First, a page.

It is difficult to explain
Notes on Notes from the Dementia Ward
A useful poetry exercise is to ask students to begin a poem with the phrase, ‘It is difficult to explain…’ They can ditch the phrase later, but the idea behind the exercise is to trick them (by asking them to complete the sentence and elaborate) into describing something that is on their personal continuum from problematic to unfathomable.
The exercise is one that comes straight from my own writing practice – I often feel the urge to type those very words when I sit down to compose, full of thoughts but with no words as yet to explain the predicament within. Not exactly ‘no words’. At the beginning of the creative process, I feel like an archaeologist piecing together extant papyrus fragments and then guessing what goes in the lacunae.
What was difficult to explain, as I wrote many of the poems that are about to be published by Kwela in my new collection, Notes from the dementia ward, was the effect of caring for my mother as she descended inexorably into dementia; the feeling of betrayal as we committed her to institutionalised frail care; the panic and despair as I failed to match the burden of caring with necessary extra income; and in the midst of it all, the sudden death of a beloved and apparently healthy brother.
Within this period of loss – theft, really, it felt like at times – there were of course also lighter moments, lightning flashes of love and hilarity. Notes from the dementia ward does not depart from my favoured tragic-comic pitch.
In an early meeting with Nèlleke de Jager and Gus Ferguson, my publisher-editors, we all sensed that something was missing from the manuscript scattered across my dining-room table, sugared over with pastry sprinklings from Olympia bakery. Without directly asking whether I had any poems hidden away or still inside, they intimated that they’d like to see a few more.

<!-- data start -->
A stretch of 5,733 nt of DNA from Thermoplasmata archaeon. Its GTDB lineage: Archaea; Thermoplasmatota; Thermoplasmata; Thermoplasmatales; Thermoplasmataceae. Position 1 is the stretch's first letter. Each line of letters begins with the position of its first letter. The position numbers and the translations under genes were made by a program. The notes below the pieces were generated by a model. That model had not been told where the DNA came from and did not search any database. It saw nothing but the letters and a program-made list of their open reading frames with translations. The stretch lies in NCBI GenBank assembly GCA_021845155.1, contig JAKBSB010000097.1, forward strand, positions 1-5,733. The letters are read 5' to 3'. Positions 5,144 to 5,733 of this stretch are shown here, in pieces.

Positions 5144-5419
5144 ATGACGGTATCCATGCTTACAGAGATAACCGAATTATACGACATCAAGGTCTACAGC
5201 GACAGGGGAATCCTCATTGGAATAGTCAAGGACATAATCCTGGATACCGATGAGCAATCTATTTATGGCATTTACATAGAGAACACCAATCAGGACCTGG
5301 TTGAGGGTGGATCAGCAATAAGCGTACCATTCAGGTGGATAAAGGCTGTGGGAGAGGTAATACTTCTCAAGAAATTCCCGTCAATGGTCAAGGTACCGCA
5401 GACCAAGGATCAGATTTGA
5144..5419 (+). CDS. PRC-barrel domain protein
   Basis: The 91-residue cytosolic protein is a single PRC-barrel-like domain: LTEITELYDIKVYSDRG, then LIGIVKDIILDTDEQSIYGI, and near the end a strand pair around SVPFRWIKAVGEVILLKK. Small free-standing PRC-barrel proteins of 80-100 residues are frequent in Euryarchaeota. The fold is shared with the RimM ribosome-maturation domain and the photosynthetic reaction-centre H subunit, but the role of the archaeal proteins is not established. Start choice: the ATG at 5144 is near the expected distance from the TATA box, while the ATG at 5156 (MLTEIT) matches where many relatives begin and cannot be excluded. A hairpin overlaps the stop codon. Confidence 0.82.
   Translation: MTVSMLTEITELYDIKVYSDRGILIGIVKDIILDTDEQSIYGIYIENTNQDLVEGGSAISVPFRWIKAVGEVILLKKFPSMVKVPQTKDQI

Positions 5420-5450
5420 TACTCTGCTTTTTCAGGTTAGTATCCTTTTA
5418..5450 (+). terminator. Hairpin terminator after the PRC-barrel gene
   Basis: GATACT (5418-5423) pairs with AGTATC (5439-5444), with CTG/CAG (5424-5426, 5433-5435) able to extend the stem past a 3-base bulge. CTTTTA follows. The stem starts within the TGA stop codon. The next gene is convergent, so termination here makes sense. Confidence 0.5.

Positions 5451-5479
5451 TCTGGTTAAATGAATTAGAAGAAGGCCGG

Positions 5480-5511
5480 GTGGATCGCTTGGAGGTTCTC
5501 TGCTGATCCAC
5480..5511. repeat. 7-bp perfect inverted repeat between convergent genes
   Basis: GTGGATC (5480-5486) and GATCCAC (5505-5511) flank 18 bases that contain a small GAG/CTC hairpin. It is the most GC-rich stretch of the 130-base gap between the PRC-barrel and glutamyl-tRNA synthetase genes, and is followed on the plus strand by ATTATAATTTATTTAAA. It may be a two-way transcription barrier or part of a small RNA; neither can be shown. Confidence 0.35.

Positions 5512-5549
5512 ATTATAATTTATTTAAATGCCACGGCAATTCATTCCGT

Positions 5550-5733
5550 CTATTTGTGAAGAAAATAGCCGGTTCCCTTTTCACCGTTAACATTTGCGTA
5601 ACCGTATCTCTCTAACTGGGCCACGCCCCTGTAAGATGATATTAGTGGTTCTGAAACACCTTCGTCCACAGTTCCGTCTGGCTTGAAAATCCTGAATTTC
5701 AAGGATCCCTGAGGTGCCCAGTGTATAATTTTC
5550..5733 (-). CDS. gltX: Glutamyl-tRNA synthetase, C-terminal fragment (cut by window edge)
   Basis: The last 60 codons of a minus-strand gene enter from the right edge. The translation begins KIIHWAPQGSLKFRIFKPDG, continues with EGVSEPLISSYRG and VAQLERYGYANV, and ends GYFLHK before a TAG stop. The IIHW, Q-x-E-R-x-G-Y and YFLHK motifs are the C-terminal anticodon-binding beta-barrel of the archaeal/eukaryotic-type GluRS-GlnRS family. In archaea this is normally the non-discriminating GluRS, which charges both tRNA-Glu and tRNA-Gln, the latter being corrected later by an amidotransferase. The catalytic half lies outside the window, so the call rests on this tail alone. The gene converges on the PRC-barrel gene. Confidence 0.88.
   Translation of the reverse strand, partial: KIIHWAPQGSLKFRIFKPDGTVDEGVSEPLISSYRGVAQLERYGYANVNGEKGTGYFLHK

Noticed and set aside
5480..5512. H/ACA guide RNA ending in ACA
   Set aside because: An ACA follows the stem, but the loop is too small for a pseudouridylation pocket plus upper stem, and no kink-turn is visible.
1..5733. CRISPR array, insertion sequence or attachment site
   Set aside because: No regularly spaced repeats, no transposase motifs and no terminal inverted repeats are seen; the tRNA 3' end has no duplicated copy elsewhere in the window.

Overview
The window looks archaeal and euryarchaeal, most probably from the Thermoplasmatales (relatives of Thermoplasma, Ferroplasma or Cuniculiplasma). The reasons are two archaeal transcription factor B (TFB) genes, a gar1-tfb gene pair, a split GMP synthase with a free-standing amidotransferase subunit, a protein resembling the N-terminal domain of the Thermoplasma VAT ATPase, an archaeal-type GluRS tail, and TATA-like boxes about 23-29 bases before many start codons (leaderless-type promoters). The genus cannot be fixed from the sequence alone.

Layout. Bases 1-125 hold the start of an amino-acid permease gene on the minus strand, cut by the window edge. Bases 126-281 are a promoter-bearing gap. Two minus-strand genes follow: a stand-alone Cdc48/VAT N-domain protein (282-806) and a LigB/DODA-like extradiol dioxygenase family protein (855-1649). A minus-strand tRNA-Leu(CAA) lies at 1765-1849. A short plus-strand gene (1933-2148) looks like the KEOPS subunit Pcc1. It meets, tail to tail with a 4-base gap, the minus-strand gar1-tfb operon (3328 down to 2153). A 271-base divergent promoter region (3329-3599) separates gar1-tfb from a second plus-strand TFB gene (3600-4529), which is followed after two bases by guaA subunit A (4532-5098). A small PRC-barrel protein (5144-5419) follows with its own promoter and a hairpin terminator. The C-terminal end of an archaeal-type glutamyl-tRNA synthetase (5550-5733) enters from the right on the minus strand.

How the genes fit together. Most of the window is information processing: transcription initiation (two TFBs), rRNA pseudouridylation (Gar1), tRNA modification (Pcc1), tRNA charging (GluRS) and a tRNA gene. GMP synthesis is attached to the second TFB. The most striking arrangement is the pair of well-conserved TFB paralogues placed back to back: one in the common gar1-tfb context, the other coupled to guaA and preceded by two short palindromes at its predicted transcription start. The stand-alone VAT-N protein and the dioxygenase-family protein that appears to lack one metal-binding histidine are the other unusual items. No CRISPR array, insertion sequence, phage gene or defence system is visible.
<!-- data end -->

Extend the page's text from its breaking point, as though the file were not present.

I realised that one of the things that was missing was a poem that would in a very straightforward way introduce my mother’s dementia – a poem I had in fact written but planned to leave out of the collection.
I initially left out ‘At eighty-five, my mother’s mind’ for a silly reason. I’d read it once at the Centre for the Book, and I didn’t feel satisfied by my own response or the audience’s.
As I scuttled away from the podium, I was convinced that the poem hadn’t worked. It didn’t convey how hard it was to care for my mother while continuing daily life. My whole family was being utterly overwhelmed by the disintegration of my mother’s mind, and the audience had just sat there as if nothing had happened.
It was only later, when I saw this first attempt in relation to all the other poems I’d written on the same topic, that I could see it was not a failed poem, but a lonely poem. Poems need to speak to other poems around them. Recently, when I have read poems from the new collection, I always read three or four of them together. Only then can one understand the complexity of the grief, anger, guilt, exhaustion, not to mention the temptation to matricide.
‘At eighty-five, my mother’s mind’ uses the image of a castle in ruin to suggest what it was like to be faced with the decline of an utterly beautiful, personally magnificent, intellectually and spiritually redoubtable parent. The poem begins with a catalogue of present woes:
When she wanders from room to room
looking for someone who isn’t there,
when she asks where we keep the spoons,
when she can’t chew and spits out her food,
when her last dim light flickers with falling ash
and she exclaims: ‘What a dismal end to a brilliant day!’
It ends with a strange, twisted reference to our own captivity as her children and carers:
Do not think that we are good
or merely tourists.
That which detains us
was once our fortress.
The fact of looking after an elderly parent leads inevitably to reflections on one’s childhood. My mother was forty years old when I was born, and I often kept myself awake at night with fears of her mortality:
I was ten to your fifty,
would be fifteen to your fifty-five,
twenty to your sixty.